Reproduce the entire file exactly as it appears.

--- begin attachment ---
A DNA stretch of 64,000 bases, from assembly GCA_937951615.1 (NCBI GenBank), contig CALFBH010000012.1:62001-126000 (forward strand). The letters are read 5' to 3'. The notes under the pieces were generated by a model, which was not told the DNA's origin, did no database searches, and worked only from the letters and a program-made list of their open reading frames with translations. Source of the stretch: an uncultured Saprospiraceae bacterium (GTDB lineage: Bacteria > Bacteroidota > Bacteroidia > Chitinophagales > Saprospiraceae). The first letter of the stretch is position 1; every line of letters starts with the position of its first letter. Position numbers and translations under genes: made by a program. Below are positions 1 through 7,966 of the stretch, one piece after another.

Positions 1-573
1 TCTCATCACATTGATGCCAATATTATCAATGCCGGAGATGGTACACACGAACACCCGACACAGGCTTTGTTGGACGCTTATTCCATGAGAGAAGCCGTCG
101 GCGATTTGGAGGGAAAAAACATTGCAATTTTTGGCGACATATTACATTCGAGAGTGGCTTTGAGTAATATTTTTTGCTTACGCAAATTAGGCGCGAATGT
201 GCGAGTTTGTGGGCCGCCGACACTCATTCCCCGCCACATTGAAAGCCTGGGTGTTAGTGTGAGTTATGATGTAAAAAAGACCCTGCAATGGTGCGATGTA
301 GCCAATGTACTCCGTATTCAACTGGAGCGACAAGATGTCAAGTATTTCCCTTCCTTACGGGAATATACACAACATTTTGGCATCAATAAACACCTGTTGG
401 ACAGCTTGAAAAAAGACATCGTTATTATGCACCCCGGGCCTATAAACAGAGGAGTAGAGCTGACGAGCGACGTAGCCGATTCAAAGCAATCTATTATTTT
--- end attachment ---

A DNA stretch of 64,000 bases, from assembly GCA_937951615.1 (NCBI GenBank), contig CALFBH010000012.1:62001-126000 (forward strand). The letters are read 5' to 3'. The notes under the pieces were generated by a model, which was not told the DNA's origin, did no database searches, and worked only from the letters and a program-made list of their open reading frames with translations. Source of the stretch: an uncultured Saprospiraceae bacterium (GTDB lineage: Bacteria > Bacteroidota > Bacteroidia > Chitinophagales > Saprospiraceae). The first letter of the stretch is position 1; every line of letters starts with the position of its first letter. Position numbers and translations under genes: made by a program. Below are positions 1 through 7,966 of the stretch, one piece after another.

Positions 1-573
1 TCTCATCACATTGATGCCAATATTATCAATGCCGGAGATGGTACACACGAACACCCGACACAGGCTTTGTTGGACGCTTATTCCATGAGAGAAGCCGTCG
101 GCGATTTGGAGGGAAAAAACATTGCAATTTTTGGCGACATATTACATTCGAGAGTGGCTTTGAGTAATATTTTTTGCTTACGCAAATTAGGCGCGAATGT
201 GCGAGTTTGTGGGCCGCCGACACTCATTCCCCGCCACATTGAAAGCCTGGGTGTTAGTGTGAGTTATGATGTAAAAAAGACCCTGCAATGGTGCGATGTA
301 GCCAATGTACTCCGTATTCAACTGGAGCGACAAGATGTCAAGTATTTCCCTTCCTTACGGGAATATACACAACATTTTGGCATCAATAAACACCTGTTGG
401 ACAGCTTGAAAAAAGACATCGTTATTATGCACCCCGGGCCTATAAACAGAGGAGTAGAGCTGACGAGCGACGTAGCCGATTCAAAGCAATCTATTATTTT